Gift Tax on Spouse Property Transfers and IRS Gift Limit
Section 1041 of the IRS Code outlines the tax rules surrounding property transfers between married and divorcing couples, but there are some holes in the code when it comes to international rules of taxation. For example, Section 1041(b) of the IRS Code states that any transfers made to nonresident spouse are subject to taxation as income rather than a gift. Generally speaking, property transfers within a marriage or as the result of a divorce are not treated as income gain or loss; they are treated as taxed as gifts, and any taxes due are considerably less than they would have had the ‘gift’ been viewed as taxable income.
Tax Rules and Regulations on Gifts
Section 2051(a)(1) defines the rules and regulations of taxation on property transfers as gifts, and it indicates that taxes will be imposed on inter-spousal transfers. There are various exceptions to this rule, though, in which the tax may be reduced or eliminated based on specific marital or divorce situations. One of these exceptions includes the “Unlimited Gift Tax Marital Deduction,” which allows the value of marital gifts or transfers to be deducted from the total amount of gifts for the tax year. When this deduction is elected, it eliminates the assessment of gift tax on transfers that were made within a marriage.
The aforementioned rule may also apply to divorce situations. If a written agreement had been settled upon as part of a divorce settlement, all transfers made pursuant to such agreement within a specific timeframe are considered to be non-taxable. When these items of IRS Code Section 2051 are considered along with Section 1041, the absolute result is that any and all transfers made between a husband and wife will always be free of taxation.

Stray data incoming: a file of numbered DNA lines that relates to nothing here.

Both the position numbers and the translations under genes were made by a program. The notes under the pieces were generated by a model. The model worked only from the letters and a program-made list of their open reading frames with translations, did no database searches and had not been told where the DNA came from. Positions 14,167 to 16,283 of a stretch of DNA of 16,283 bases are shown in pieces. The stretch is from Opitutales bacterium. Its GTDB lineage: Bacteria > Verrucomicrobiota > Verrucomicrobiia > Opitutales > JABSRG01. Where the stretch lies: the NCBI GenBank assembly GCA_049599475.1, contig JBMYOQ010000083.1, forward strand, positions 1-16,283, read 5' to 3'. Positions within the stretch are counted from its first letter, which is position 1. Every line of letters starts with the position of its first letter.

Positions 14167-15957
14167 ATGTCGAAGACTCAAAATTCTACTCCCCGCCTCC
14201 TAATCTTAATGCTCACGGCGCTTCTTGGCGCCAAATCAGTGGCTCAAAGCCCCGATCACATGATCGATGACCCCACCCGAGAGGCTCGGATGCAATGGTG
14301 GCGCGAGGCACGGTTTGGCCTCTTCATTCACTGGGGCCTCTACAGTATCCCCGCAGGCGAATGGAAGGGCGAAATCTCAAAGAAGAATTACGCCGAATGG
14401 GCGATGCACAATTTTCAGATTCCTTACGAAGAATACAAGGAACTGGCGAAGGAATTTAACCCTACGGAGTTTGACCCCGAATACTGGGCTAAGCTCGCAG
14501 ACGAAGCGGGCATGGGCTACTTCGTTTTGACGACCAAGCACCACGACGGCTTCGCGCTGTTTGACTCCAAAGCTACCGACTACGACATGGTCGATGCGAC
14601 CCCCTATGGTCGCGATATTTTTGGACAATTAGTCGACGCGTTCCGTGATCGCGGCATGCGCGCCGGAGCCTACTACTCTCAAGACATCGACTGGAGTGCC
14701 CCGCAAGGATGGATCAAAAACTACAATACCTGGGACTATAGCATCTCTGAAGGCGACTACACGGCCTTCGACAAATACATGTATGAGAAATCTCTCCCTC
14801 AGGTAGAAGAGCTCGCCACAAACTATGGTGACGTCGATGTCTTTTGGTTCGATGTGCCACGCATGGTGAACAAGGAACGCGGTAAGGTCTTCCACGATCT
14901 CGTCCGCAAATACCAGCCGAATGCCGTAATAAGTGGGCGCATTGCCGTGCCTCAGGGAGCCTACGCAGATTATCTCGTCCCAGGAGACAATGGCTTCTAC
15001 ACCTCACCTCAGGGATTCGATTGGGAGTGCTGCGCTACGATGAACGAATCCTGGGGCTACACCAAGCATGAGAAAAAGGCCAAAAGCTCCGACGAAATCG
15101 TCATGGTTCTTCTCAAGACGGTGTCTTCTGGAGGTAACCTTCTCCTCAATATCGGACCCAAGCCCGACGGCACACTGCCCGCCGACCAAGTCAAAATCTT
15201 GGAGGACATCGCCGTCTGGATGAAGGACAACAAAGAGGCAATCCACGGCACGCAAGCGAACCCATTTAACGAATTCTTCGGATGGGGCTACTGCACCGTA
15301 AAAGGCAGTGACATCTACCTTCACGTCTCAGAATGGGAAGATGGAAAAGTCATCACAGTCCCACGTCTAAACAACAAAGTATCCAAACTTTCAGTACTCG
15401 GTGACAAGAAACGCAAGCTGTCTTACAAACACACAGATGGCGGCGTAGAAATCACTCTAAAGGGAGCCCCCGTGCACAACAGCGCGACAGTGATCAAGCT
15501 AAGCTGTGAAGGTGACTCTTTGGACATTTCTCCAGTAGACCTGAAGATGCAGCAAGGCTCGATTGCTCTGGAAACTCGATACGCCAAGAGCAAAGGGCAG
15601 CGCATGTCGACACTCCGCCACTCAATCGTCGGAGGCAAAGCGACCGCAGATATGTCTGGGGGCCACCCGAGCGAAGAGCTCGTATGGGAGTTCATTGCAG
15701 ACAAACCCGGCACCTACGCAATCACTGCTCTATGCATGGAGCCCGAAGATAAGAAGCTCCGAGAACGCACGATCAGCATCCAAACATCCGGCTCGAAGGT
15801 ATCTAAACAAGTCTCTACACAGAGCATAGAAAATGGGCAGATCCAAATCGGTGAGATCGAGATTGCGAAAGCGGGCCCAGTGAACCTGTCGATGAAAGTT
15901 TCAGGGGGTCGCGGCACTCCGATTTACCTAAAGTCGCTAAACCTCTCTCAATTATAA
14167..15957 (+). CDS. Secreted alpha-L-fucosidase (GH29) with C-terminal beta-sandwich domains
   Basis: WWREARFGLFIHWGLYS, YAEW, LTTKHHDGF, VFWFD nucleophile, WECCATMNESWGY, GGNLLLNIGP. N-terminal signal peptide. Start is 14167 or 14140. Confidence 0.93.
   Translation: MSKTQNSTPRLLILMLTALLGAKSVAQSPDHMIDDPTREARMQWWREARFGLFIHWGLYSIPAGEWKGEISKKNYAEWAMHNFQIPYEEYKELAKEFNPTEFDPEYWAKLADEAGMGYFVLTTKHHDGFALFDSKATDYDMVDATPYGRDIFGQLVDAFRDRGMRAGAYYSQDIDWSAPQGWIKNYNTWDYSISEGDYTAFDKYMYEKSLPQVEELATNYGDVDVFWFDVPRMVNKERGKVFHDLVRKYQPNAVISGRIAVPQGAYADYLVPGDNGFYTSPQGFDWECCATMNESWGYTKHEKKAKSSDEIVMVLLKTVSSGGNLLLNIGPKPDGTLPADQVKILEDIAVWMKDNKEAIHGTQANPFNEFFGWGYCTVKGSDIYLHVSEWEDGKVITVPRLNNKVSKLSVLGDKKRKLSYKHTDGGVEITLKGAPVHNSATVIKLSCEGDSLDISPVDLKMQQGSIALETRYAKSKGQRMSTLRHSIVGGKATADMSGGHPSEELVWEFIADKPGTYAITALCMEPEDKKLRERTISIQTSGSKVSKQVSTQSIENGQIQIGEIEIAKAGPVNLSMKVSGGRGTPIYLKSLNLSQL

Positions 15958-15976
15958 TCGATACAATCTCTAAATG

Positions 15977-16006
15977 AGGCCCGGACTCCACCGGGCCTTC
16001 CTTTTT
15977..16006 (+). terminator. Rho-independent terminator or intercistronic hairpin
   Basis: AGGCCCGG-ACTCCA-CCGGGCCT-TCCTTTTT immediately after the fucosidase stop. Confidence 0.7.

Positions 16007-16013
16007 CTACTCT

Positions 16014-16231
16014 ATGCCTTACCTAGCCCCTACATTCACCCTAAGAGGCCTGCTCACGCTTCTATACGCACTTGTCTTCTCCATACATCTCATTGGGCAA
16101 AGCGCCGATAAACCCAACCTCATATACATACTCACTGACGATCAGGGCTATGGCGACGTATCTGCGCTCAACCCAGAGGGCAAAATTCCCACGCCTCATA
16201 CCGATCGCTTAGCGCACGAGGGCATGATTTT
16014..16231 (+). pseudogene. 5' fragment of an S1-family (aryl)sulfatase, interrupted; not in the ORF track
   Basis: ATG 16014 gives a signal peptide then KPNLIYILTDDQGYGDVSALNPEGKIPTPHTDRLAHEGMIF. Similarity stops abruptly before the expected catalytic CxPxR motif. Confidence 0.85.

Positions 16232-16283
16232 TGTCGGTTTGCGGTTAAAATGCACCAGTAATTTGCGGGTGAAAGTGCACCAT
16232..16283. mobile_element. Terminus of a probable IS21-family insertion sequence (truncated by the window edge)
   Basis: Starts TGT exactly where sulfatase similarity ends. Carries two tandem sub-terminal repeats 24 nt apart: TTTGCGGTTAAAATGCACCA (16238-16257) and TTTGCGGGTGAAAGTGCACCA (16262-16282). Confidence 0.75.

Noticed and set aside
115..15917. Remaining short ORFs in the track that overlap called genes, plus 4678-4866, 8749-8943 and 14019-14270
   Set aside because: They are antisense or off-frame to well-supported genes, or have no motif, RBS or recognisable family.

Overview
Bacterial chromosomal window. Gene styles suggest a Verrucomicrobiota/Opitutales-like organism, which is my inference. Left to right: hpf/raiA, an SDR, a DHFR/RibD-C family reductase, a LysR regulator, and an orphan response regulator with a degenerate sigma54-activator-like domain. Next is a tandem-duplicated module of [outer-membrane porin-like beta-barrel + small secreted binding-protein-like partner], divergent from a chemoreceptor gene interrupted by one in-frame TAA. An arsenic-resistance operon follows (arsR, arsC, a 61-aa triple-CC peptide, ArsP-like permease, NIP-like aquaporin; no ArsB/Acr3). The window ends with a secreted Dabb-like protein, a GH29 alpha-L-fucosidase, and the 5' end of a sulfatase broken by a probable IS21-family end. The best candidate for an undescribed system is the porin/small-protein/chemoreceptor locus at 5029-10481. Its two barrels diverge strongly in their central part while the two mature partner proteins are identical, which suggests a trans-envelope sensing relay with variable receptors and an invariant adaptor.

The Difference between Income and Gift
It’s important to understand that certain property transfers may be technically viewed as income if there is an exchange of goods. A gift is recognized as something which was given for nothing; in an exchange of goods, both parties receive something. Divorce settlements, for example, which stipulate what each spouse will get are considered exchanges rather than gifts, because both parties are receiving something from the exchange.
Gift Tax Rules for Non-Citizen Recipients
If the recipient spouse is not a US Citizen, the Unlimited Gift Tax Marital Deduction mentioned above will not apply. There is, however, a large deduction still available for marital transfers or gifts. The limit of the marital exclusion for non-citizen spouses is $139K for 2012. Because of this limitation, inter-spousal transfers from one US Citizen Spouse to a non-citizen spouse are thoroughly scrutinized for potential gift tax liability. As such, it’s important to ensure that the most reliable appraisals are acquired.
Non-Resident Income tax vs. US Citizen Gift Tax
The consideration of an income tax loss or gain on transfers within a marriage or as part of a divorce settlement is contingent upon the spouse’s status as a resident or nonresident alien. If the recipient spouse is a resident alien, no tax loss or gain will be factored; if the recipient spouse is a non-resident alien, taxes will be assessed by considering the amount of loss or gain. If the recipient spouse is a citizen of the United States, the transfer will not be subject to taxation. This rule applies even if the spouse is currently living in another country.
The consideration of gift tax loss or gain is different than income tax for resident aliens. As indicated in the last paragraph, resident aliens will not be responsible for income tax on the transfer; there are situations, however, in which a resident alien will be liable for gift taxes on a property transfer from a spouse – whether it is a spousal or divorce transfer.
Example of Gift Taxes with Non-Citizen Spouses
Let’s say there is a husband who is a US Citizen and a wife who is a Green Card Holder and that this couple lives in the United States. The husband gives the wife 50% ownership of a piece of real estate he owns that is valued at $600K, so the value of the gift is $300K. Only $139K of this amount can be claimed as a marital deduction, so the remaining $161K is considered a taxable gift.
If The Recipient is a US Taxpayer…
If the value of a gift that a US taxpayer received from a non-resident exceeds $100K, the gift must be reported to the IRS on Form 3520. For example, consider a situation in which the husband is a nonresident alien and the wife is a US Citizen. If the husband gives the wife a gift for $250K it must be reported on Form 3520.
If you are confused about the tax implications on a gift to or from your spouse, don’t hesitate to contact a US expat tax professional at Taxes for Expats.
I.J. Zemelman, EA is the founder of Taxes for Expats